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Vaccine. 2002 May 31;20 Suppl 3:S56-64.

Design and selection of vaccine adjuvants: animal models and human trials.

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Department of Membrane Biochemistry, Walter Reed Army Institute of Research, Silver Spring, MD 20910-7500, USA.


The availability of hundreds of different adjuvants has prompted a need for identifying rational standards for selection of adjuvant formulations based on safety and sound immunological principles for human vaccines. Although many of the mechanisms of adjuvants have been elucidated, meaningful comparisons between different adjuvants derived from in vitro studies, or from studies using adjuvants in rodents or other animals, are often not predictive for safety, adjuvant effects, or vaccine efficacy in humans. A highly efficient and cost-effective method for comparison of adjuvants with a new antigen is to conduct multiple small-scale, phase 1, comparative studies in humans with a new antigen, using adjuvants previously found to be safe with other antigens in human trials. Studies in which highly immunogenic and safe adjuvant formulations have been evaluated in comparative adjuvant trials in humans using a single candidate vaccine antigen against malaria, HIV, and prostate cancer with multiple adjuvants are reviewed.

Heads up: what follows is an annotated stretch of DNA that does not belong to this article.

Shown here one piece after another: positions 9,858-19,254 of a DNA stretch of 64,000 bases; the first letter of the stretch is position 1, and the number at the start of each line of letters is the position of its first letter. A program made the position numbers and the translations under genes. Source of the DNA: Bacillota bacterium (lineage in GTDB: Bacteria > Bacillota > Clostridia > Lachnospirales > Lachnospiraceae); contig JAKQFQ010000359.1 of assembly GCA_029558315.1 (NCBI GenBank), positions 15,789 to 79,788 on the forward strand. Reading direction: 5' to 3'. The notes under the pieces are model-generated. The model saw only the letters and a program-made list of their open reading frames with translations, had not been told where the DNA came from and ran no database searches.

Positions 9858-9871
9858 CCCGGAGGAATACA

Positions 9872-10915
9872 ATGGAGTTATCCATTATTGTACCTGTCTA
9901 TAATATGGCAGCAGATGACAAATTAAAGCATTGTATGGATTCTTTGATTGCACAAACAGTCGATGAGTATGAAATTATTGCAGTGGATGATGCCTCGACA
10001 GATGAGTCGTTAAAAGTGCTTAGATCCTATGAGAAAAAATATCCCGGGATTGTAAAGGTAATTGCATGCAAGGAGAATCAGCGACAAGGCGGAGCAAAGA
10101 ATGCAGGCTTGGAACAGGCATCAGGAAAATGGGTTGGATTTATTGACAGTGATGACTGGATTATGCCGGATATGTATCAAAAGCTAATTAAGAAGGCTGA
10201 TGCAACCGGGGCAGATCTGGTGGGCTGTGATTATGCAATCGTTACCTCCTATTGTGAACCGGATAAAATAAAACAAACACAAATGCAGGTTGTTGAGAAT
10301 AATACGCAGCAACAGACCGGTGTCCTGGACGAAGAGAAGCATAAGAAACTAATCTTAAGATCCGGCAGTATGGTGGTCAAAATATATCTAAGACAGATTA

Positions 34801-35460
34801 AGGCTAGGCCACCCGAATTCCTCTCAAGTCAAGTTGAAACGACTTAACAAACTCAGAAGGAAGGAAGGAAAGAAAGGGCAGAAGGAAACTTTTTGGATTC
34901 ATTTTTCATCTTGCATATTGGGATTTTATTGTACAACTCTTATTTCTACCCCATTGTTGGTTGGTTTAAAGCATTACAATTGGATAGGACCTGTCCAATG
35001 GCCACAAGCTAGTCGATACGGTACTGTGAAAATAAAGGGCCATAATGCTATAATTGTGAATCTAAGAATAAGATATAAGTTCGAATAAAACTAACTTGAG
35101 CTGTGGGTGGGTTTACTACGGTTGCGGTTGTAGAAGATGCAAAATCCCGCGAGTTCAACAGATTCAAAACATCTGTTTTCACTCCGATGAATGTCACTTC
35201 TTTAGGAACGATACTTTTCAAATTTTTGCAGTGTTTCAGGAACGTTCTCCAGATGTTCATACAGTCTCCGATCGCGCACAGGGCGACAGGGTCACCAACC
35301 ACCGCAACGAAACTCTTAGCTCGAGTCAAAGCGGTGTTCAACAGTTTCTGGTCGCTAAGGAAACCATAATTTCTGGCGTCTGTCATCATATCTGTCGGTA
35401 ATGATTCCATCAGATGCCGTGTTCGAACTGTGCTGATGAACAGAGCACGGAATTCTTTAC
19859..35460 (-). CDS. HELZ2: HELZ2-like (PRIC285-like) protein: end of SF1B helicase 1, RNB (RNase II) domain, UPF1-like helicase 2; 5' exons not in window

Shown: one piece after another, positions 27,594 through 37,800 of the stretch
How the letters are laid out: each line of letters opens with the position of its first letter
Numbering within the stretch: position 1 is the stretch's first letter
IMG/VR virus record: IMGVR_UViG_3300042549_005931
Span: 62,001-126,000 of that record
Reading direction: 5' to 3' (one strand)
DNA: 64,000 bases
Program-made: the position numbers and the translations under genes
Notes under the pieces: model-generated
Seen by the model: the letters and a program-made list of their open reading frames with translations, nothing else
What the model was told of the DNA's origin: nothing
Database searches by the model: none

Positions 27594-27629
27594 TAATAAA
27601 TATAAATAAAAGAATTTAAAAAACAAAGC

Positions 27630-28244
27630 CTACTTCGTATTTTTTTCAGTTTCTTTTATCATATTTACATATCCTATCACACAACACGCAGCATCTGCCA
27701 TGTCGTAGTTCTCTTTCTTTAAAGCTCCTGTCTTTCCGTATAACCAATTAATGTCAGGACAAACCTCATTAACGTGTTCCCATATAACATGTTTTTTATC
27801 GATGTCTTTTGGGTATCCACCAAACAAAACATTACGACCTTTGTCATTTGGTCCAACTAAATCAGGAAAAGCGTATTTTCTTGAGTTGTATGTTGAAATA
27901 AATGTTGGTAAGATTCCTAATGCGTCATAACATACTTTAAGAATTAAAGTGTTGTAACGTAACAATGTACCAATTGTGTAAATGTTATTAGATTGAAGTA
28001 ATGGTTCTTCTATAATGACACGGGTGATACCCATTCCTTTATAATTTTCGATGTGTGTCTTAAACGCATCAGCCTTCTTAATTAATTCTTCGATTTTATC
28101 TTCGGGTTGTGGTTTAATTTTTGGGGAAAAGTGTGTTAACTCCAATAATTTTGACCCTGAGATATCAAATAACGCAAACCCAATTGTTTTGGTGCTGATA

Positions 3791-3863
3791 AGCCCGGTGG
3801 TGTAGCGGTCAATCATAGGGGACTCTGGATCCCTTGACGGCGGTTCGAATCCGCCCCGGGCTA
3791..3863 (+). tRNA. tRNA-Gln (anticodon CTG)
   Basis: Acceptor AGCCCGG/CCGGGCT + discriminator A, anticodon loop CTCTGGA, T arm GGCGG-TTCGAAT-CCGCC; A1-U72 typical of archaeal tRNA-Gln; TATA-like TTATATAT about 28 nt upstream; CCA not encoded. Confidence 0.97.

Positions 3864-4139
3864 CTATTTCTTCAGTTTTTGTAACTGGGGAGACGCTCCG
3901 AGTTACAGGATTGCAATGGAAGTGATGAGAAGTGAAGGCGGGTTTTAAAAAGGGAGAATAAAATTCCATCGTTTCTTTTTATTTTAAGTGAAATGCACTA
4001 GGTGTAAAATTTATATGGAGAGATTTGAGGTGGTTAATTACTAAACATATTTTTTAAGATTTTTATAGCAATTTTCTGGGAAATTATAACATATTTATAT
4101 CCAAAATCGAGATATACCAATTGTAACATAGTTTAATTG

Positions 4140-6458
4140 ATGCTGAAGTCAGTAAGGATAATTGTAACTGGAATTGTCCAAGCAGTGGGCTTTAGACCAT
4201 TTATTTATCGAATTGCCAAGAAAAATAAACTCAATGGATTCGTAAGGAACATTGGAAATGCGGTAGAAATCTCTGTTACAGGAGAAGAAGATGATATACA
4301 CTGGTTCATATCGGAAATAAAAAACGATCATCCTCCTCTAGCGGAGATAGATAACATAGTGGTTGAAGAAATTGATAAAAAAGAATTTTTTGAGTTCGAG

[Indexed for MEDLINE]

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